[OSM-dev] VECTOR TILING in applications

SandorS sandors39 at gmail.com
Mon Apr 2 06:41:42 UTC 2018

Tiling strategies and models are very well known and developed today. Especially uniform raster and vector tiling models in services where the tiles are pre-generated for efficient transmission and rendering. However, vector tiling is much, mush more than that. It is a powerful tool in many application. Let us mention some of the applications where a special vector tiling radically increases the efficiency. The examples are selected based requests/interest on OSM forums.
1. Detecting objects being inside a large polygon from a large set of objects. The issue is illustrated by OSM buildings and the polygon of Africa. If a usual “objects in polygon” algorithm manages the task, it will probably use very long time. Using an efficient vector tiling based algorithm the task can be accomplished just in several seconds.
2. When we do visual inspection of the result in 1. we can see that many buildings are partly in the sea. Whether these cases are mapping errors or not is irrelevant here but the issue triggers a task to detect buildings in Africa being partly in the sea for further actions. By using the usual filtering models it is almost impossible to solve this task or it will last even longer than in 1. The progressive vector tiling, the multitiling procedure helps to solve this task in seconds.
3. When RW area estimates are needed for large areas in a projection (e.g. Mercator) we inevitably meet the accuracy problem. We need to create area fragments and apply known position based correction factors. Here, again, a progressive tiling helps us to solve the issue on-the-fly.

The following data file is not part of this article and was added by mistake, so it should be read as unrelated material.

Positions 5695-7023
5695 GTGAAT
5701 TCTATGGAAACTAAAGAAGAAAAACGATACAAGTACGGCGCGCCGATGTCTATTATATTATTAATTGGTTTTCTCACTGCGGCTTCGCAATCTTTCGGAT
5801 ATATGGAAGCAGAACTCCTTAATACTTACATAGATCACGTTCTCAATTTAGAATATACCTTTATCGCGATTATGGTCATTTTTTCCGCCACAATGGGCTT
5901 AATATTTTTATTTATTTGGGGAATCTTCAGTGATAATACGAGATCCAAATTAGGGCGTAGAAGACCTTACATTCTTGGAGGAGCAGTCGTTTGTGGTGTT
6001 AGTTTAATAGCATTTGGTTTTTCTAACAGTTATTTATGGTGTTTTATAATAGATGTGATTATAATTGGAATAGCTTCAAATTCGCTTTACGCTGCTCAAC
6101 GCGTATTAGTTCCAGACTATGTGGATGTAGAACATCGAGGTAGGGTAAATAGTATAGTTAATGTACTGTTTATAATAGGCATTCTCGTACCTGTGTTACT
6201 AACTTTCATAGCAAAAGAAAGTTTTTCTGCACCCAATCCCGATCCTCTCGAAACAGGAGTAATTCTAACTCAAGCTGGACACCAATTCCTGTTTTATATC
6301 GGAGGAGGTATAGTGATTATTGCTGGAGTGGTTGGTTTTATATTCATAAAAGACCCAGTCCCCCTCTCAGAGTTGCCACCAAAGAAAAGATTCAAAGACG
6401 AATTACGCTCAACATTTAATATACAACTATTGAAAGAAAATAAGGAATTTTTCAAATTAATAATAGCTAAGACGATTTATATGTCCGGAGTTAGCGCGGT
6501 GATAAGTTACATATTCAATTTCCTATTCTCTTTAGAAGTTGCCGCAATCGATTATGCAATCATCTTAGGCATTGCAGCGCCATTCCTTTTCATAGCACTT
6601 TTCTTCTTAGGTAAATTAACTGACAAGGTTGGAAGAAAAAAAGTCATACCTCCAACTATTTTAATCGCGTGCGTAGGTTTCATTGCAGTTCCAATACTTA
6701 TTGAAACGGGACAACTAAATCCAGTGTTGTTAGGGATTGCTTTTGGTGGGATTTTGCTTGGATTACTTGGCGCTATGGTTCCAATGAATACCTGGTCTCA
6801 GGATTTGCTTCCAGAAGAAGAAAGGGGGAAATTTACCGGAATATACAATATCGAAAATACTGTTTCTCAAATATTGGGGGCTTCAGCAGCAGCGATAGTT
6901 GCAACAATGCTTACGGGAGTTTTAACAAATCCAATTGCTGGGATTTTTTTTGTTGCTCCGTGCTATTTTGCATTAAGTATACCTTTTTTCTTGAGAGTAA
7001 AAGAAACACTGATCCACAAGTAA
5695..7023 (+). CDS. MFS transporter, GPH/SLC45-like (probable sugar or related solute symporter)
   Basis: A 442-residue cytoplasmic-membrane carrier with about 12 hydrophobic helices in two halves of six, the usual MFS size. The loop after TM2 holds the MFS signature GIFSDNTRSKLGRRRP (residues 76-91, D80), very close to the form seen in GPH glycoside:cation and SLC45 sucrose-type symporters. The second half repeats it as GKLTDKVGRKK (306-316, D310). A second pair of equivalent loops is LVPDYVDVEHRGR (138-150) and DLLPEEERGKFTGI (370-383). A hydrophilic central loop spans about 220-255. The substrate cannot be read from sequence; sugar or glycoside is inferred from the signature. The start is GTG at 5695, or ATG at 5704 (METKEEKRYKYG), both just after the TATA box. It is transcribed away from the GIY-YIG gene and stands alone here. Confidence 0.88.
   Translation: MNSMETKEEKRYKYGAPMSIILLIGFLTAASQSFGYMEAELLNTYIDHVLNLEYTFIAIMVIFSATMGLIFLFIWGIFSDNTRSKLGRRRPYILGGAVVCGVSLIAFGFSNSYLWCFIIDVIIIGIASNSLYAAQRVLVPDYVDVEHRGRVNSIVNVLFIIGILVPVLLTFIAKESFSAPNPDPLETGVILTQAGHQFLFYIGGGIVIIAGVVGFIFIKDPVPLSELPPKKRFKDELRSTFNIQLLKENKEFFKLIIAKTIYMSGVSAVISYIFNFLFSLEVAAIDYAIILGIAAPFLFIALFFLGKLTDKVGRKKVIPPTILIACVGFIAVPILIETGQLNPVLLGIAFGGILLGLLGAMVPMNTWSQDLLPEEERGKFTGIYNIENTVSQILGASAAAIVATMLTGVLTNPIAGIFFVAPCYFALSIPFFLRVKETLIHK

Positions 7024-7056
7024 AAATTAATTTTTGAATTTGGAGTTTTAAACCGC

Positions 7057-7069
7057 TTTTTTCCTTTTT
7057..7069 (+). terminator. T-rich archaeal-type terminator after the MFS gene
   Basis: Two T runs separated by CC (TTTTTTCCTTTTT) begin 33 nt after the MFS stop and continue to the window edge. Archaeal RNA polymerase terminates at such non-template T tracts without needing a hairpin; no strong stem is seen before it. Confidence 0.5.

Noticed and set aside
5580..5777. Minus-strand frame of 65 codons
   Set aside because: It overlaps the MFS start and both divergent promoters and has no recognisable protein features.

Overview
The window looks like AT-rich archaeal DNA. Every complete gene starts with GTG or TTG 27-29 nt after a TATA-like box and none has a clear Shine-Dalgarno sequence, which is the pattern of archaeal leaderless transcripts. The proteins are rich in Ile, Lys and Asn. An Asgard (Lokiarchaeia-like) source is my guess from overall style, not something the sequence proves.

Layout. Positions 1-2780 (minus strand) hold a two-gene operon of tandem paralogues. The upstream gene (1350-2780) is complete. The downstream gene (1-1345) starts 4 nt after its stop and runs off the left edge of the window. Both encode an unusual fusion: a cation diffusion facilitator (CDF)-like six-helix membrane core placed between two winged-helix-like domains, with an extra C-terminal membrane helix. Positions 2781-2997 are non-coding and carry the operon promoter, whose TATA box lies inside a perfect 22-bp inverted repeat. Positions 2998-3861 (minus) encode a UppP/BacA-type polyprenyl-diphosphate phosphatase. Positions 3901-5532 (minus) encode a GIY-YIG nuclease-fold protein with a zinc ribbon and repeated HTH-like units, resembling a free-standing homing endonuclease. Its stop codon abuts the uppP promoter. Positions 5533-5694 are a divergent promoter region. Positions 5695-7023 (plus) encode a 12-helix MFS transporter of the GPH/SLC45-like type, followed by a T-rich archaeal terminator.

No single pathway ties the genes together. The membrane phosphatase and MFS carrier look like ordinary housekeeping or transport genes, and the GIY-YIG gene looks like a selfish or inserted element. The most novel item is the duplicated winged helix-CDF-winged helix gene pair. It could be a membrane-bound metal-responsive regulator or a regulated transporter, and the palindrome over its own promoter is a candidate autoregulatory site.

4. Sometimes, when using Polygon Algebra based operations with area arguments the results might be so complex and complicated that we could never be sure that what we see is really what we wanted. For instance, if we need the intersection, the common area of several highly complex areas. In similar cases we need a reliable, simple and fast verification model. Vector tiling might provide an excellent validation model for these cases.
The mentioned applications are described in details here https://goo.gl/tuR5Wr. In the paper there are many supporting illustrations, examples and explanations as well. There are many hints for interested that they could repeat the experiments in an arbitrary programming language. The progressive tiling, the multitiling is also described and illustrated. Its comparison to the usual vector tiling shows its pre-dominance and the reality of the on-the-fly tiling in vector based GIS systems and vector map making. 
Regards, Sandor.

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